Teach the Earth > Teaching Methods > Assessment > How to Use Assessment Strategies > Developing Instructional Rubrics

Developing Instructional Rubrics

Instructional Rubrics That Address Presentations/Reports

Assessing student work by means of oral and written reports are golden opportunities to teach students skills that they will use throughout their working lives. Both oral and written reports share common themes and therefore can be addressed together. Introductory thesis paragraphs, a body of evidence with support for assertions and summaries of findings are common elements in both oral and written reports. In beginning to develop a rubric for written reports or oral presentations ask yourself these questions:
  • What prior experience do my students have in preparing oral/written reports?
  • What do I feel are the essential elements I will expect them to include (e.g. citations, supporting evidence)?
Considering the experience of students in guiding their work will determine how much support they will need to be able to achieve your expectations. Providing samples/models of what you consider excellent work will provide them with a mental framework to build their own reports. Elements of the framework include:
  • What are the essential elements of a high quality report?
  • How many levels of achievement are to be described?
  • Are the criteria for each level clearly described?
The following hotlinks will bring you to specific examples of using an instructional rubric to assess a geoscience project-based learning activity and a Laboratory activity See the resources below for other assessment tools.

Resources

  • Classroom Assessment Techniques: A Handbook for College Teachers (Second Edition). Angelo and Cross, 1993 This book by Thomas Angelo and K. Patricia Cross provides a practical guide to help faculty develop a better understanding of the learning process in their own classrooms and assess the impact of their teaching upon it. The authors offer detailed how-to advice on classroom assessment - from what it is and how it works to how to plan, implement, and analyze assessment projects. Their approach is illustrated through numerous case studies. The book features fifty Classroom Assessment Techniques, each presented in a format that provides an estimate of the ease of use, a concise description, step-by-step procedures for adapting and administering the technique, practical advice on how to analyze the data and other useful information. (citation and description)
  • Classroom Assessment Techniques: Attitude Surveys. This page describes attitude surveys, one of a series of Classroom Assessment Techniques (CATs) provided by the Field-tested Learning Assessment Guide (FLAG) website. The CATs of FLAG were constructed as a resource for science, technology, engineering and mathematics instructors to emphasize deeper levels of learning and to give instructors valuable feedback during a course. The attitude surveys consist of a series of statements in which students are asked to express their agreement or disagreement using a scale, thus providing information on the studentsí perceptions of their classroom experience. The site provides an overview of this assessment instrument, including information about how to use an attitude survey. This site is also linked to a set of discipline-specific "tools" that can be downloaded for immediate use, as well as supplementary links and sources are included to further explore this assessment technique. ( This site may be offline. )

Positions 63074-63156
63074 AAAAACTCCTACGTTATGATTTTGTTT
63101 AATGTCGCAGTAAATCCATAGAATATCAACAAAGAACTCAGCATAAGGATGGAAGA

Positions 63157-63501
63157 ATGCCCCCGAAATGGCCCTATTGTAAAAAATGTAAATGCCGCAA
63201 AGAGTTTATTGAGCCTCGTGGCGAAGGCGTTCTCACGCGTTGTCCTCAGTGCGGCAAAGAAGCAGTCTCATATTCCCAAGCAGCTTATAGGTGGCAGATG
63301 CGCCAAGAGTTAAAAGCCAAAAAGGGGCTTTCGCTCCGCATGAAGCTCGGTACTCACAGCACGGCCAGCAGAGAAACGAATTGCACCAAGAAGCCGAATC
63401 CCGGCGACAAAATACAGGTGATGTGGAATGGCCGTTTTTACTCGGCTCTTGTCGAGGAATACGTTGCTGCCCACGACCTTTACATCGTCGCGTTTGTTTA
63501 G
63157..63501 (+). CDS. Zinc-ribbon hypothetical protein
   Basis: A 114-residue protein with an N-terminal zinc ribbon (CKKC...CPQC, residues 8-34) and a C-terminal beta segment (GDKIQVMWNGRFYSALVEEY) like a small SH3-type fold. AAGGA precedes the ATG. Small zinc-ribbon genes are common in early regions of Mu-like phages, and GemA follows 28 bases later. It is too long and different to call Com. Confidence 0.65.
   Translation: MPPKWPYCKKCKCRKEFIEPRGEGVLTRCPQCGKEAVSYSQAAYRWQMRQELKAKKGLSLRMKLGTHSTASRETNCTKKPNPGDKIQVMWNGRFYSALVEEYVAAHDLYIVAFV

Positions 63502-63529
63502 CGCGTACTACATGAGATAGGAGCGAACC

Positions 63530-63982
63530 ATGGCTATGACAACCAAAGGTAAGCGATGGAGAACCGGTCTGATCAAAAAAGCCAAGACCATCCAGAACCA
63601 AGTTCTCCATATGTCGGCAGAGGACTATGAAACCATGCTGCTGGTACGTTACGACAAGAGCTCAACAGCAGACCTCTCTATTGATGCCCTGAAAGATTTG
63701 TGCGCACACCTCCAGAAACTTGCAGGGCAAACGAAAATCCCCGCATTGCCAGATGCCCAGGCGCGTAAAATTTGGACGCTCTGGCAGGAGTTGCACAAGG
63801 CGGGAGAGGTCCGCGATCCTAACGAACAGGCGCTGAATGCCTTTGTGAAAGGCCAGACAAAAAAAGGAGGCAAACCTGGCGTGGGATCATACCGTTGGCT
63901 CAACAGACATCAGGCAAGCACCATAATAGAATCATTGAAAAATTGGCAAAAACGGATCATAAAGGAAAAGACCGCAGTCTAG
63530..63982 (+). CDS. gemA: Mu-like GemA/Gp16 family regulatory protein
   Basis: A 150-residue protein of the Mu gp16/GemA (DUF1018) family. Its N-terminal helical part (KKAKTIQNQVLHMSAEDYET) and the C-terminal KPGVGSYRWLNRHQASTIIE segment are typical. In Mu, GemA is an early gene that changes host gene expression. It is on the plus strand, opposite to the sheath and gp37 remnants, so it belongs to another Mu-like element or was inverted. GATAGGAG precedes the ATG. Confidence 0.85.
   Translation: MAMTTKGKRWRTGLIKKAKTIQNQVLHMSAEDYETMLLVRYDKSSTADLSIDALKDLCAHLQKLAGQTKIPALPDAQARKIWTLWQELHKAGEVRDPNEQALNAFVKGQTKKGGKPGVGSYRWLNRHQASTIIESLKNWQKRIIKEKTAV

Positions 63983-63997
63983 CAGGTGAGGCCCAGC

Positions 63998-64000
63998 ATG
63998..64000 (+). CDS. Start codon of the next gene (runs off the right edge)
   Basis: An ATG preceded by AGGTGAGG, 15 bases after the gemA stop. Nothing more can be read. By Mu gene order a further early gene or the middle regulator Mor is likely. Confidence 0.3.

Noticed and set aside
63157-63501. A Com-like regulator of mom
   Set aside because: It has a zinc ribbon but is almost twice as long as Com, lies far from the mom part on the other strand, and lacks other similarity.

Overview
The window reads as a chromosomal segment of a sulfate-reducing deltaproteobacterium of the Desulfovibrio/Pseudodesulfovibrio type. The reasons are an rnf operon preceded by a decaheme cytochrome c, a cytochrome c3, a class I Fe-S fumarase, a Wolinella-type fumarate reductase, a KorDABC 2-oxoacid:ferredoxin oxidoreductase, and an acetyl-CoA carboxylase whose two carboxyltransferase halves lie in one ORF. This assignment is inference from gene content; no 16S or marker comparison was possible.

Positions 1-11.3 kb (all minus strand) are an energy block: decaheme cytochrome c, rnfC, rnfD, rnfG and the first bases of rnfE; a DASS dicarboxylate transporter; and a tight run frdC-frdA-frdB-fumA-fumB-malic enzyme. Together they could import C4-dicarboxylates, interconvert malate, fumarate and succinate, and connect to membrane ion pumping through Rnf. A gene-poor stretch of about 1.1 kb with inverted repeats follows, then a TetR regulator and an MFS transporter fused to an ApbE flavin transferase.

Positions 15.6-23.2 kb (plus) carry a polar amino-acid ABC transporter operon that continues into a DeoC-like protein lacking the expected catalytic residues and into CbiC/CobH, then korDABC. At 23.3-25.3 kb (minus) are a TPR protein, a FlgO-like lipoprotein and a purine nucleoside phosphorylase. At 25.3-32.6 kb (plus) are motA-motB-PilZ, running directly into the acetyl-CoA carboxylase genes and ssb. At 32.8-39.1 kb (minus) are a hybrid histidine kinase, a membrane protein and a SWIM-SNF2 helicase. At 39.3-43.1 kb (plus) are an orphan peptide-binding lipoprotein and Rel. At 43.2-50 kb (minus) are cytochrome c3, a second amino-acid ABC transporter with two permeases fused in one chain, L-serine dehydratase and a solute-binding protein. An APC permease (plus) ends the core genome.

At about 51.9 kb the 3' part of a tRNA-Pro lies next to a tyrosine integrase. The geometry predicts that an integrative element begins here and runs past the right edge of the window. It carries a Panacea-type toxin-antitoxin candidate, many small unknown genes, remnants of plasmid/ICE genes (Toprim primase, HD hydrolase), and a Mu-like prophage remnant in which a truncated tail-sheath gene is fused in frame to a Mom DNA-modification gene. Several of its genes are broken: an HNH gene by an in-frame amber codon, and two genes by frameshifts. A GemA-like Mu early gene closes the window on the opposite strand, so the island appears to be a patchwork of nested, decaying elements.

• Classroom Assessment Techniques: Conceptual Diagnostic Tests. This page describes conceptual diagnostic tests, one of a series of Classroom Assessment Techniques (CATs) provided by the Field-tested Learning Assessment Guide (FLAG) website. The CATs of FLAG were constructed as a resource for science, technology, engineering and mathematics (STEM) instructors to emphasize deeper levels of learning and to give instructors valuable feedback during a course. Conceptual diagnostic tests are used to assess how well students understand key concepts in a STEM field prior to, during, and after instruction. They assess student understanding using a multiple-choice or short-answer format that has been designed to address misconceptions. This site provides an overview of this assessment instrument including information about why conceptual diagnostic tests are beneficial to use and how to use them. The site is also linked to a set of discipline-specific "tools" that can be downloaded for immediate use, as well as supplementary links and sources to further explore this assessment tool. ( This site may be offline. )